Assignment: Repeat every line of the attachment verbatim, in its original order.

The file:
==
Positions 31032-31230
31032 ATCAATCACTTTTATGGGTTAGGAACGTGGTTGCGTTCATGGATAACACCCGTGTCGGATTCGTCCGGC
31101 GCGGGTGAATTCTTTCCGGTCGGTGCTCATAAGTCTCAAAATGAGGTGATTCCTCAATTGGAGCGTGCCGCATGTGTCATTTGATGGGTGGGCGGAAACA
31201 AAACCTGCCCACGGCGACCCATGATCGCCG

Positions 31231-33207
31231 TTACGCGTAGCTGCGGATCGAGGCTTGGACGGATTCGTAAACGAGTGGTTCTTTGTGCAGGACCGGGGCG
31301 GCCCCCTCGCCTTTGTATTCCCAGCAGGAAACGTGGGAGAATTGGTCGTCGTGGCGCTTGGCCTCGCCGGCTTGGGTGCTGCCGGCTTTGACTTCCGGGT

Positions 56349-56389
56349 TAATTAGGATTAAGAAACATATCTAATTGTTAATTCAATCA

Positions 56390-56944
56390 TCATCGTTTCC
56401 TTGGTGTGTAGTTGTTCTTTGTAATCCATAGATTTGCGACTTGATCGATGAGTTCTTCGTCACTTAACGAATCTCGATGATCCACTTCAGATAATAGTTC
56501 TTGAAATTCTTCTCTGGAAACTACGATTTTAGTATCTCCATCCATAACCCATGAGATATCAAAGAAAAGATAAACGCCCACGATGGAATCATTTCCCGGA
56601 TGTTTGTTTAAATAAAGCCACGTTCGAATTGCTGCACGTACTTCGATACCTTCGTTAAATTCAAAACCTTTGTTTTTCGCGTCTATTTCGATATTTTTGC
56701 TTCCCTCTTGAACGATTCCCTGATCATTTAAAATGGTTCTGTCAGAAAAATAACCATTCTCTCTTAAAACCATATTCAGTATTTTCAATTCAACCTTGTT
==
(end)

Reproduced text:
Positions 31032-31230
31032 ATCAATCACTTTTATGGGTTAGGAACGTGGTTGCGTTCATGGATAACACCCGTGTCGGATTCGTCCGGC
31101 GCGGGTGAATTCTTTCCGGTCGGTGCTCATAAGTCTCAAAATGAGGTGATTCCTCAATTGGAGCGTGCCGCATGTGTCATTTGATGGGTGGGCGGAAACA
31201 AAACCTGCCCACGGCGACCCATGATCGCCG

Positions 31231-33207
31231 TTACGCGTAGCTGCGGATCGAGGCTTGGACGGATTCGTAAACGAGTGGTTCTTTGTGCAGGACCGGGGCG
31301 GCCCCCTCGCCTTTGTATTCCCAGCAGGAAACGTGGGAGAATTGGTCGTCGTGGCGCTTGGCCTCGCCGGCTTGGGTGCTGCCGGCTTTGACTTCCGGGT

Positions 56349-56389
56349 TAATTAGGATTAAGAAACATATCTAATTGTTAATTCAATCA

Positions 56390-56944
56390 TCATCGTTTCC
56401 TTGGTGTGTAGTTGTTCTTTGTAATCCATAGATTTGCGACTTGATCGATGAGTTCTTCGTCACTTAACGAATCTCGATGATCCACTTCAGATAATAGTTC
56501 TTGAAATTCTTCTCTGGAAACTACGATTTTAGTATCTCCATCCATAACCCATGAGATATCAAAGAAAAGATAAACGCCCACGATGGAATCATTTCCCGGA
56601 TGTTTGTTTAAATAAAGCCACGTTCGAATTGCTGCACGTACTTCGATACCTTCGTTAAATTCAAAACCTTTGTTTTTCGCGTCTATTTCGATATTTTTGC
56701 TTCCCTCTTGAACGATTCCCTGATCATTTAAAATGGTTCTGTCAGAAAAATAACCATTCTCTCTTAAAACCATATTCAGTATTTTCAATTCAACCTTGTT